Pollyanna Santos doesn’t let her 6-year-old son play at a friend’s house unless she knows all of the adults who live in the home — and those who might be visiting. “You don’t know what can happen in the next room,’’ said Santos, a waitress from East Boston.
In Braintree, Debbie Currie feels anxious when she leaves her 7-year-old daughter at gymnastics class. “There are 20 other kids in there, and we live in a nice town, but you just never know,’’ said Currie, a customer service supervisor for Comcast.
Bernice Ferrara, a retired MBTA bus driver from Brockton, will not let her 15-month-old granddaughter sit on Santa’s lap because she doesn’t know the man behind the beard. “I don’t want to feel that way,’’ she said. “But I do.’’
After years of revelations about sexual predators lurking in some of our most high-profile institutions, including recent accusations against Elmo’s puppeteer, it has come to this: Parents and caregivers say they’re living in a state of high alert, suspicious of even the most innocuous-seeming encounters, worried even in their own homes, where the Internet has the power to deliver predators to their children’s bedrooms.
In 2012, forget what Santa thinks about whether we’ve been bad or good. We’re watching him.
“There is no escaping it,’’ said Stuart Goldman, a psychiatrist at Boston Children’s Hospital. Among the parents of his patients, he has observed a growing awareness of child sexual abuse, and with it, caution. “Do you feel comfortable having your son camp out in the woods with the Boy Scout leader?’’ he asked.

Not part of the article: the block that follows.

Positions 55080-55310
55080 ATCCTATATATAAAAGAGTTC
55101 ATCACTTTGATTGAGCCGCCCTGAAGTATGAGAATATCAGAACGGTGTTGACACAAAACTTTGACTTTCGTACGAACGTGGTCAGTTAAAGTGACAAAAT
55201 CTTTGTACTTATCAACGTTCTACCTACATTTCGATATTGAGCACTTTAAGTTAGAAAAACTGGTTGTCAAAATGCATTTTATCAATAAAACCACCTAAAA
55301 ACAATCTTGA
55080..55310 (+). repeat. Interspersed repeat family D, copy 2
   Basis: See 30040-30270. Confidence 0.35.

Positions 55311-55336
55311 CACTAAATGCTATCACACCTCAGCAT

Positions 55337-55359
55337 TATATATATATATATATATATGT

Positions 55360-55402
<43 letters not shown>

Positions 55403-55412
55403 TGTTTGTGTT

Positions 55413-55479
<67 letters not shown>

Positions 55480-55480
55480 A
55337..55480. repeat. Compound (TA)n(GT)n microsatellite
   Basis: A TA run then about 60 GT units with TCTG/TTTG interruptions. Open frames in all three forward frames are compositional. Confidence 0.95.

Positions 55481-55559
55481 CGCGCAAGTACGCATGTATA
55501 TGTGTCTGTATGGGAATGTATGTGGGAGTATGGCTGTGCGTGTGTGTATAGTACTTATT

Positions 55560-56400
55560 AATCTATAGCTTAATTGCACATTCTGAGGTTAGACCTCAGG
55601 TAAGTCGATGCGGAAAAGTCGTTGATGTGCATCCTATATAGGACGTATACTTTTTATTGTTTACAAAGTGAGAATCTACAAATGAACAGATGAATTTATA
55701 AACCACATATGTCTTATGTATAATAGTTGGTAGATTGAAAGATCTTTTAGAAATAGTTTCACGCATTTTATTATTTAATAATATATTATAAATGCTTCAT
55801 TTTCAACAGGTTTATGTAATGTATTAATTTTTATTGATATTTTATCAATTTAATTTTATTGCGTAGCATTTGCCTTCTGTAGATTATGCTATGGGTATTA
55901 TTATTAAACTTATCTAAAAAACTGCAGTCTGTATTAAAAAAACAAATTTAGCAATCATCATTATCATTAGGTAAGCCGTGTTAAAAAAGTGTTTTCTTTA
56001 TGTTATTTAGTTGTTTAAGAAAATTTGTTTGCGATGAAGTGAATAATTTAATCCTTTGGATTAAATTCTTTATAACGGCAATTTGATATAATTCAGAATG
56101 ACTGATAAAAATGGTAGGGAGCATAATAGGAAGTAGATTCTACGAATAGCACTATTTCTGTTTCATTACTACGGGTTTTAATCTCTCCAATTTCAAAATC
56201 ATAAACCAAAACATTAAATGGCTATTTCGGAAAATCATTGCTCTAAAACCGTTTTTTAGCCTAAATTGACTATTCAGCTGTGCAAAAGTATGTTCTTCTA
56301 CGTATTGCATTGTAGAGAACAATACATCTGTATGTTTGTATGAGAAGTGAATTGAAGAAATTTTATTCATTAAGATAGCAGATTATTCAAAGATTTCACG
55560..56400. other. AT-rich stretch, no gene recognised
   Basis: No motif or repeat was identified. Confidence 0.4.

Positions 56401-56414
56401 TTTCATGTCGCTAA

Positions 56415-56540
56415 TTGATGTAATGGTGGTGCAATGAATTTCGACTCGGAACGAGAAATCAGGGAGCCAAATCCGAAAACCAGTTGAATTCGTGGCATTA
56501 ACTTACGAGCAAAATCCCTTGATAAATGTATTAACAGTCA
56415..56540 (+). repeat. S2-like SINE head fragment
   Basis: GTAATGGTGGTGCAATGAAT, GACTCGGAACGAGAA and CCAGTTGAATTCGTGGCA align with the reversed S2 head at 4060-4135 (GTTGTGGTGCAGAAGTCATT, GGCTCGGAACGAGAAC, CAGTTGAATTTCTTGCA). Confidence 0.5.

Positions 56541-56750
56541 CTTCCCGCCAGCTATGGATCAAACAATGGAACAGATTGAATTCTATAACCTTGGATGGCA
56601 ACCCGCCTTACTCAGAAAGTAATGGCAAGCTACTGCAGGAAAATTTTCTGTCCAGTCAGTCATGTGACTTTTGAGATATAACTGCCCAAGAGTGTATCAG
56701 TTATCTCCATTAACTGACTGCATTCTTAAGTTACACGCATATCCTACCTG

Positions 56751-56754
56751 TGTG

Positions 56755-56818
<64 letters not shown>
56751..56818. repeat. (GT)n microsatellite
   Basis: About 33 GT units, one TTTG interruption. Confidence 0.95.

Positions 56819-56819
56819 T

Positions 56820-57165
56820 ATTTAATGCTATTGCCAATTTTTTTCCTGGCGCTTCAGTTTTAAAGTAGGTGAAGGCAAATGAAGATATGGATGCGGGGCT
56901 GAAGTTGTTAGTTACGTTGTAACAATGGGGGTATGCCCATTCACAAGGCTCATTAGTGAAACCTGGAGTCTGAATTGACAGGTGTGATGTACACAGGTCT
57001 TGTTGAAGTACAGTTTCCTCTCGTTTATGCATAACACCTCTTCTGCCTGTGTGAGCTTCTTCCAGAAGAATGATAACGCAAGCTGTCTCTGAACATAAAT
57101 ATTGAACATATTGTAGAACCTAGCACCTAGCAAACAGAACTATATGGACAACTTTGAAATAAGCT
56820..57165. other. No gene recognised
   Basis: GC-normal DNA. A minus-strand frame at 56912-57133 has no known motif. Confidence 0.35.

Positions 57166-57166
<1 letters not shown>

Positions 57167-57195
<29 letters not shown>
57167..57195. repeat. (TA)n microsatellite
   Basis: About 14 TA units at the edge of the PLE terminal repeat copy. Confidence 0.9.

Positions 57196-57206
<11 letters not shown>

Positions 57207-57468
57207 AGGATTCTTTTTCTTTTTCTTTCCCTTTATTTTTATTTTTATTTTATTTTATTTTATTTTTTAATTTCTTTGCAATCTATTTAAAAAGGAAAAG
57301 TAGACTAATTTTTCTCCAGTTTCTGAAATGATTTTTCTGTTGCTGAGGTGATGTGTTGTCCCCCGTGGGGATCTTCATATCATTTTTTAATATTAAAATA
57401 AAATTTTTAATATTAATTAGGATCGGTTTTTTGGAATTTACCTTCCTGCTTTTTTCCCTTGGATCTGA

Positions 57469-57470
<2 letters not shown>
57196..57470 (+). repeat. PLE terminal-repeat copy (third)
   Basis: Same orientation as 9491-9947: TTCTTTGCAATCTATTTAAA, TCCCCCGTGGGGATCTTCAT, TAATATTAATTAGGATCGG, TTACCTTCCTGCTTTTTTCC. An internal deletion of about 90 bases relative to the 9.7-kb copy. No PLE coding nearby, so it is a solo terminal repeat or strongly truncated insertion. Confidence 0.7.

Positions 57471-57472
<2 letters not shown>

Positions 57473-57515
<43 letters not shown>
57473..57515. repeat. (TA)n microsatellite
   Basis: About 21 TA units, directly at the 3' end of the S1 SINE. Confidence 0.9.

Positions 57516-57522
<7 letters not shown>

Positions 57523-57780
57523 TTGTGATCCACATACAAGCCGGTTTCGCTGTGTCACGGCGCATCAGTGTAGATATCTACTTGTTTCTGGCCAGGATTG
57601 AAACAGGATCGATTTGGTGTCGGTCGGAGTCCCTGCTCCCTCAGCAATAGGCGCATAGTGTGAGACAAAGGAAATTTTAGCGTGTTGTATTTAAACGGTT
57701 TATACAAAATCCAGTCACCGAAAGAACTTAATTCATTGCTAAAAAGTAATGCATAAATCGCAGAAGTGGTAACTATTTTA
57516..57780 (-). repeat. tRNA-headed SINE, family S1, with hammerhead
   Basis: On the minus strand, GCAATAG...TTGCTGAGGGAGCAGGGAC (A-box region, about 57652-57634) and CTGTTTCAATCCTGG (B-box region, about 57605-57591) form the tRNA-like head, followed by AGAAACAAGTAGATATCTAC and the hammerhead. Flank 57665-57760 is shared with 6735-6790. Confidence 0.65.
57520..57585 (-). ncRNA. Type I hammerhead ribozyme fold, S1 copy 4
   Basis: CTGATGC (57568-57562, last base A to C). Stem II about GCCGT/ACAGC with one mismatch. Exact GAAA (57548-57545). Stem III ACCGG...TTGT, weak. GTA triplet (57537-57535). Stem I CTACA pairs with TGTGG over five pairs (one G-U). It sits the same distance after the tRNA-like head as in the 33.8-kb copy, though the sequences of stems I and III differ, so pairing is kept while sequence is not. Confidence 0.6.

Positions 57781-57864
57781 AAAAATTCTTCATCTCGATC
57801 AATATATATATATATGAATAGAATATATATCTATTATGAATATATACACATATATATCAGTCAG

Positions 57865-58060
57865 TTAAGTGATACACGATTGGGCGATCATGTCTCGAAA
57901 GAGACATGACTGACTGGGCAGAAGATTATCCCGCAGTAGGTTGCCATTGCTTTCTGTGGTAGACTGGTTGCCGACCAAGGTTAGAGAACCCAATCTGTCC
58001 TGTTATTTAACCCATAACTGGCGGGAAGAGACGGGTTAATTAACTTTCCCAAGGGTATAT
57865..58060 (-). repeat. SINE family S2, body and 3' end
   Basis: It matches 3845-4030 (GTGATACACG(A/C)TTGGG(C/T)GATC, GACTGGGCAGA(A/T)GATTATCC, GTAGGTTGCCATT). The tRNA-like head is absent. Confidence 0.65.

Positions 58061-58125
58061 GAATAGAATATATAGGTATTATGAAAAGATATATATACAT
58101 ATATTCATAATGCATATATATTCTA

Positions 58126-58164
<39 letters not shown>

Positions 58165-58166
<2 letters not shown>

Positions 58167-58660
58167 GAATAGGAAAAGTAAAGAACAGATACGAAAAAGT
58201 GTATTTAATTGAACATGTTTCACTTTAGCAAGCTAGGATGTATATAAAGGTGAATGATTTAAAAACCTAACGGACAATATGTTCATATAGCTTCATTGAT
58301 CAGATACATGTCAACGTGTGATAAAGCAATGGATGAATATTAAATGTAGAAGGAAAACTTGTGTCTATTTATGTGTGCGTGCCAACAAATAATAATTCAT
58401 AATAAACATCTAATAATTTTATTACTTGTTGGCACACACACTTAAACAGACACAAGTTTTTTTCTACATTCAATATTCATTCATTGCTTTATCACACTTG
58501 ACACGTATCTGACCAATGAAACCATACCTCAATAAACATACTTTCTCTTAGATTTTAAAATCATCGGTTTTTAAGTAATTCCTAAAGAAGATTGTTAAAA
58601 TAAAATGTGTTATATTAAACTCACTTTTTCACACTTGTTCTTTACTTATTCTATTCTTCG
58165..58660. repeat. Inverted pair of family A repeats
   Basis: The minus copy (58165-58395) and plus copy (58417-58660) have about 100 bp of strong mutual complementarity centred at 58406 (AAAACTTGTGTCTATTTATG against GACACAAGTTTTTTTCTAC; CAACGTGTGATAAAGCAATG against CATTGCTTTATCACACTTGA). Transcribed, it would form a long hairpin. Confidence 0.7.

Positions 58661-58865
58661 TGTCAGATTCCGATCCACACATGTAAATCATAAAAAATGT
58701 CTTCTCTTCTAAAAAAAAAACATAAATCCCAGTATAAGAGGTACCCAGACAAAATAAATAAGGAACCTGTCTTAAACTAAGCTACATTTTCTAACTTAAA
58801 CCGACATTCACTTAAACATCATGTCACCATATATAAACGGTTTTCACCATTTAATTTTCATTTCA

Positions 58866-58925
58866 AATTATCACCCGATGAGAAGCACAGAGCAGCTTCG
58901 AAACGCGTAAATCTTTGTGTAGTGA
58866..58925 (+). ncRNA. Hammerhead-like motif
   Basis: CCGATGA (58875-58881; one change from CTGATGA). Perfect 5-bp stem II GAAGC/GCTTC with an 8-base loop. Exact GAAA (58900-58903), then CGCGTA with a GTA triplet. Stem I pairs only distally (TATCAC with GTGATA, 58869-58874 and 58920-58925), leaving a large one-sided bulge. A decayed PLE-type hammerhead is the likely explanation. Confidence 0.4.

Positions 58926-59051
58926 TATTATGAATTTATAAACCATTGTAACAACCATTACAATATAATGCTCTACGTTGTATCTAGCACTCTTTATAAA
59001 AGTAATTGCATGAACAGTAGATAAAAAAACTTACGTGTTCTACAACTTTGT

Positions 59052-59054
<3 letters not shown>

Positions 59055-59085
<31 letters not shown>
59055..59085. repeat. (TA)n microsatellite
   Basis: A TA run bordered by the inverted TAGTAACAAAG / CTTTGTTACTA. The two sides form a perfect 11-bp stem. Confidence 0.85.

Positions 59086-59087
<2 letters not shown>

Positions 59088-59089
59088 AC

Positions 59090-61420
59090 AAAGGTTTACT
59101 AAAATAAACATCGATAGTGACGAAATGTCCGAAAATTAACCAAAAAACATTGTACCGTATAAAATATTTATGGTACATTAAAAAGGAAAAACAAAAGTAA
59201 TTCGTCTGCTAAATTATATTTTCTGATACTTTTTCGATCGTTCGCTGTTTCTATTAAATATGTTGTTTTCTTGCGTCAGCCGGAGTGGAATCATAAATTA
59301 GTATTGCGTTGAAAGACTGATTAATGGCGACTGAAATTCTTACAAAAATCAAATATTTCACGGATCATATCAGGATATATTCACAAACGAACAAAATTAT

The growing unease about sex abuse is reflected in two surveys taken four years apart by MassKids
, a nonprofit child advocacy organization. In 2003, fewer than half of Massachusetts residents said they would be willing to participate in training to learn about child sexual abuse and how to prevent it. By 2007, two-thirds of residents said they would be willing.
Parental anxiety seems to be on the rise even as the rate of child sexual abuse is falling, according to a large-scale analysis by the Crimes Against Children Research Center at the University of New Hampshire.
Data from the National Child Abuse and Neglect Data System showed that the rate of substantiated child sexual abuse dropped 62 percent between 1992 and 2010, from 150,000 cases to 63,000 cases, said the center’s director, David Finkelhor.
The trend was confirmed by data from six other sources, including governmental agencies, the FBI, and reports by victims, he added.
A combination of factors has led to the decline, said Finkelhor, a UNH sociology professor, including: more aggressive law enforcement; prevention education; public awareness; and cultural changes such as the empowerment of women.
But even so, the list of organizations that have housed molesters keeps growing.
While the Catholic Church has been at the center of sexual abuse scandals for years, the Penn State football program and the Boy Scouts of America have now been implicated.
In early October, Penn State’s former assistant football coach Jerry Sandusky was sentenced to at least 30 years in prison in a child sexual abuse case, and later that month, files were released showing allegations of sexual abuse in the Boy Scouts of America.
Last month, the Tennis Hall of Fame suspended disgraced star Bob Hewitt following allegations he sexually abused underage girls he coached from the 1970s to the early 1990s, and Kevin Clash, the voice and puppeteer behind the “Sesame Street’’ character Elmo, resigned after allegations that he had sexual relations with underage boys.